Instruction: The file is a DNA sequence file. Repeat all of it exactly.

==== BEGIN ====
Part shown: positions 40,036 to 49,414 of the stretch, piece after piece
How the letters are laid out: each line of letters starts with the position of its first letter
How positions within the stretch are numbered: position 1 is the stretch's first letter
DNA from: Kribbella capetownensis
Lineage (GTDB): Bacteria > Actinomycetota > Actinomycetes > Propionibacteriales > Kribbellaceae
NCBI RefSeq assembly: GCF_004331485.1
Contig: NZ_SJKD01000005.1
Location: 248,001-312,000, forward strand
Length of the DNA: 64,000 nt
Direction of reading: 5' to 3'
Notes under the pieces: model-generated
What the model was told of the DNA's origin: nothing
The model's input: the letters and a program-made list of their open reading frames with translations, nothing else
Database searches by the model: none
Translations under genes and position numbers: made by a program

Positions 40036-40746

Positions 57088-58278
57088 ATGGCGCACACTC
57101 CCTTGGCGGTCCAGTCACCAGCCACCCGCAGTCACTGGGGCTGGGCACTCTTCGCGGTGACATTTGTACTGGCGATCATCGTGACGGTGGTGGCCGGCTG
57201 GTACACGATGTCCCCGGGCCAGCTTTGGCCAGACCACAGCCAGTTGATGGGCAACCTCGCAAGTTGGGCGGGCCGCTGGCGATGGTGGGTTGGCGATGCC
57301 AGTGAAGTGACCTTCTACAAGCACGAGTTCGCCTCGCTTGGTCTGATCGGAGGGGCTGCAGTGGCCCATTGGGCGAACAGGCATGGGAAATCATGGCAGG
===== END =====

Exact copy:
Part shown: positions 40,036 to 49,414 of the stretch, piece after piece
How the letters are laid out: each line of letters starts with the position of its first letter
How positions within the stretch are numbered: position 1 is the stretch's first letter
DNA from: Kribbella capetownensis
Lineage (GTDB): Bacteria > Actinomycetota > Actinomycetes > Propionibacteriales > Kribbellaceae
NCBI RefSeq assembly: GCF_004331485.1
Contig: NZ_SJKD01000005.1
Location: 248,001-312,000, forward strand
Length of the DNA: 64,000 nt
Direction of reading: 5' to 3'
Notes under the pieces: model-generated
What the model was told of the DNA's origin: nothing
The model's input: the letters and a program-made list of their open reading frames with translations, nothing else
Database searches by the model: none
Translations under genes and position numbers: made by a program

Positions 40036-40746

Positions 57088-58278
57088 ATGGCGCACACTC
57101 CCTTGGCGGTCCAGTCACCAGCCACCCGCAGTCACTGGGGCTGGGCACTCTTCGCGGTGACATTTGTACTGGCGATCATCGTGACGGTGGTGGCCGGCTG
57201 GTACACGATGTCCCCGGGCCAGCTTTGGCCAGACCACAGCCAGTTGATGGGCAACCTCGCAAGTTGGGCGGGCCGCTGGCGATGGTGGGTTGGCGATGCC
57301 AGTGAAGTGACCTTCTACAAGCACGAGTTCGCCTCGCTTGGTCTGATCGGAGGGGCTGCAGTGGCCCATTGGGCGAACAGGCATGGGAAATCATGGCAGG